In the wake of the controversy surrounding the VA scandal, there is talk around the capitol that demands VA reform and righting wrongs against Veterans. Several new bills have been introduced in both the House and the Senate that negotiate the renovation of the VA healthcare system. At least two bills, one that has been passed in the House and a separate bill that passed in the Senate as an amended House approved bill, call for easier ways for VA leadership to punish and terminate VA employees. But one bill could subject VA employees to a lot more backlash.
Sen. Pat Toomey (R-Pa.) has introduced a bill in the Senate that would actually permit Veterans to sue VA employees who have been found to have falsified medical records. The senator said that his measure would be a means of holding the VA employees accountable to Veterans who have not received adequate healthcare.
The bill would entitle Veterans to receive copies of all VA communications, such as emails and memos, as to how employees maintained secret waiting lists. And the Veterans (or their survivors) would be eligible to collect compensation from the VA for any damages caused by delayed medical treatment. The damages awarded to Veterans would not come from taxpayer money, but from the individual VA employee whose misconduct caused the delay.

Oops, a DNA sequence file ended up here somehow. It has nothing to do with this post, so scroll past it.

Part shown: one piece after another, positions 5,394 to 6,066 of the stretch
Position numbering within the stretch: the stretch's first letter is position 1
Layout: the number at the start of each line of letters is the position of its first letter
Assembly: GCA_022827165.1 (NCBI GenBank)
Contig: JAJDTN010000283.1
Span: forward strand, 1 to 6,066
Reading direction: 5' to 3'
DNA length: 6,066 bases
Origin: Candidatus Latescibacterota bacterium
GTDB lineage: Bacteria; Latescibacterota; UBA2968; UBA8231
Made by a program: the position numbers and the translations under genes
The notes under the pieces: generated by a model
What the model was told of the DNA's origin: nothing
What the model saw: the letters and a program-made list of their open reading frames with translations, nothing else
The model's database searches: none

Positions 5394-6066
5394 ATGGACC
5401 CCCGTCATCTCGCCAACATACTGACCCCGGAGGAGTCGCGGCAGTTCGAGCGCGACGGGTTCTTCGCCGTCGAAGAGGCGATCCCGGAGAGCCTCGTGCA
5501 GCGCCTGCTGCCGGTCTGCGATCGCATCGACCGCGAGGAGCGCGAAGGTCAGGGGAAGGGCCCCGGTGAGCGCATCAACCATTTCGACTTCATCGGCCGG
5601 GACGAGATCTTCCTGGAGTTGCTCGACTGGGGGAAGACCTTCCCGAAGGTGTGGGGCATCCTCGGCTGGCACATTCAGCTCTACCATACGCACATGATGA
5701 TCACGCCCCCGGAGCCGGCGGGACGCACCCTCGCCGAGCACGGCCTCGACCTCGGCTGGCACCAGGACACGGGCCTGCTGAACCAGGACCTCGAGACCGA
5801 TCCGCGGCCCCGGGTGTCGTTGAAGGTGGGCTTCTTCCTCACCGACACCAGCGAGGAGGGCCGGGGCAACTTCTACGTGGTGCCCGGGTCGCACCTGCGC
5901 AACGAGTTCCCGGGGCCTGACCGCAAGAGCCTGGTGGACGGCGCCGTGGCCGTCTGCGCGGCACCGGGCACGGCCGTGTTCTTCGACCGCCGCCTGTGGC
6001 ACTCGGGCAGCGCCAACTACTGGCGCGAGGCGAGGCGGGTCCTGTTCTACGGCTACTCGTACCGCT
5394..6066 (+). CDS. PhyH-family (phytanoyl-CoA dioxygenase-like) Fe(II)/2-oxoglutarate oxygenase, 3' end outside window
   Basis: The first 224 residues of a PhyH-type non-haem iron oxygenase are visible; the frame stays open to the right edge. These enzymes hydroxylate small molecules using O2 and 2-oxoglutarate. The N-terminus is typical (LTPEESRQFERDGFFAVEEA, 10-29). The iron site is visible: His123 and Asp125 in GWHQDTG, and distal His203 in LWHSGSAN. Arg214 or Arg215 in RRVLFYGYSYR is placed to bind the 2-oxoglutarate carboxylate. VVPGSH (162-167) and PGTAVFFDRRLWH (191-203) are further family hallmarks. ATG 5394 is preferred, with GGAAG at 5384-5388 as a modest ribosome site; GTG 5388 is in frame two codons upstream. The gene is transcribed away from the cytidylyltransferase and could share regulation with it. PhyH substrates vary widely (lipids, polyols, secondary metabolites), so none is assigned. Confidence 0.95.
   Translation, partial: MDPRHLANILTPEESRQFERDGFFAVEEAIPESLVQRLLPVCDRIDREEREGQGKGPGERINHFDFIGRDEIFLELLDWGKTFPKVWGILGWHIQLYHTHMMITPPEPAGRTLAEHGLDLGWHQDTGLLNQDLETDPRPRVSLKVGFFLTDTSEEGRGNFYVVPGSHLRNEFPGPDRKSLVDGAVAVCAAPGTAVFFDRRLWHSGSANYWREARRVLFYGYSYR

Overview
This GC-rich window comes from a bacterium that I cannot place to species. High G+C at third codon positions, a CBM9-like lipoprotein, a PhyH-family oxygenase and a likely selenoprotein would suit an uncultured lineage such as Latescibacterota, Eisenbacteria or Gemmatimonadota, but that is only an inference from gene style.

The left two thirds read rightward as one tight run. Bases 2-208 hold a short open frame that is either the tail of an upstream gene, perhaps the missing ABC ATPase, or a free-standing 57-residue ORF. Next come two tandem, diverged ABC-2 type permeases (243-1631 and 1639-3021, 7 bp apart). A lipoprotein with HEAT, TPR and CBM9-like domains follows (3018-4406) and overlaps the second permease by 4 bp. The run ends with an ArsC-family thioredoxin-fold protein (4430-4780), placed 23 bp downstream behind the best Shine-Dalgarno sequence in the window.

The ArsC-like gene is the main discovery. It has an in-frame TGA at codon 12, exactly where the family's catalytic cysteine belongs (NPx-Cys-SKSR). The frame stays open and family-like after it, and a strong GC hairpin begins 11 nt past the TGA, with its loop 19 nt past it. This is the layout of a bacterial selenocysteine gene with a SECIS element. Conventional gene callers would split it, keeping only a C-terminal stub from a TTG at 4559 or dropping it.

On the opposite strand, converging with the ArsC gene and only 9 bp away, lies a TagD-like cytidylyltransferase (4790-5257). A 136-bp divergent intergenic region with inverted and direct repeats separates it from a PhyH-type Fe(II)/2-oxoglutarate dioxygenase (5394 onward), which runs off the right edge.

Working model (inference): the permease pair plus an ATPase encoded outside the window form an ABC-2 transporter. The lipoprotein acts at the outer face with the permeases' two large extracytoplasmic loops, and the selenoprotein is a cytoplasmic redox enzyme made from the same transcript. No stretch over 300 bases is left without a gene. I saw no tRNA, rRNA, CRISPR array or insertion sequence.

Toomey’s bill may get lost in the flurry of legislation on the subject of VA reform, including the Veterans’ Access to Care Through Choice, Accountability, and Transparency Act of 2014. That bill was co-sponsored by Toomey, Senators Bernie Sanders (I-Vermont) and John McCain (R-Ariz.) and has already passed in the Senate. It includes measures for firing VA employees, but not suing them.
But the bill does bring up an interesting legal question. Should Veterans be allowed to sue VA employees if they were further injured or delayed returning to work due to VA employee misconduct? If this legislation or a similar one were to pass, where would the ball stop rolling? Could Veterans or the sued VA employees go on to sue the lawmakers who established and maintained the bureaucracy that led to misconduct? Would anyone want to work for the VA? Where would it end?
While it’s true that accountability and repercussions for misconduct are necessary, it might seem that Toomey’s bill would provide more questions than resolutions… for the time being.
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Military Connection: Should Vets Sue VA Employees? By Debbie Gregory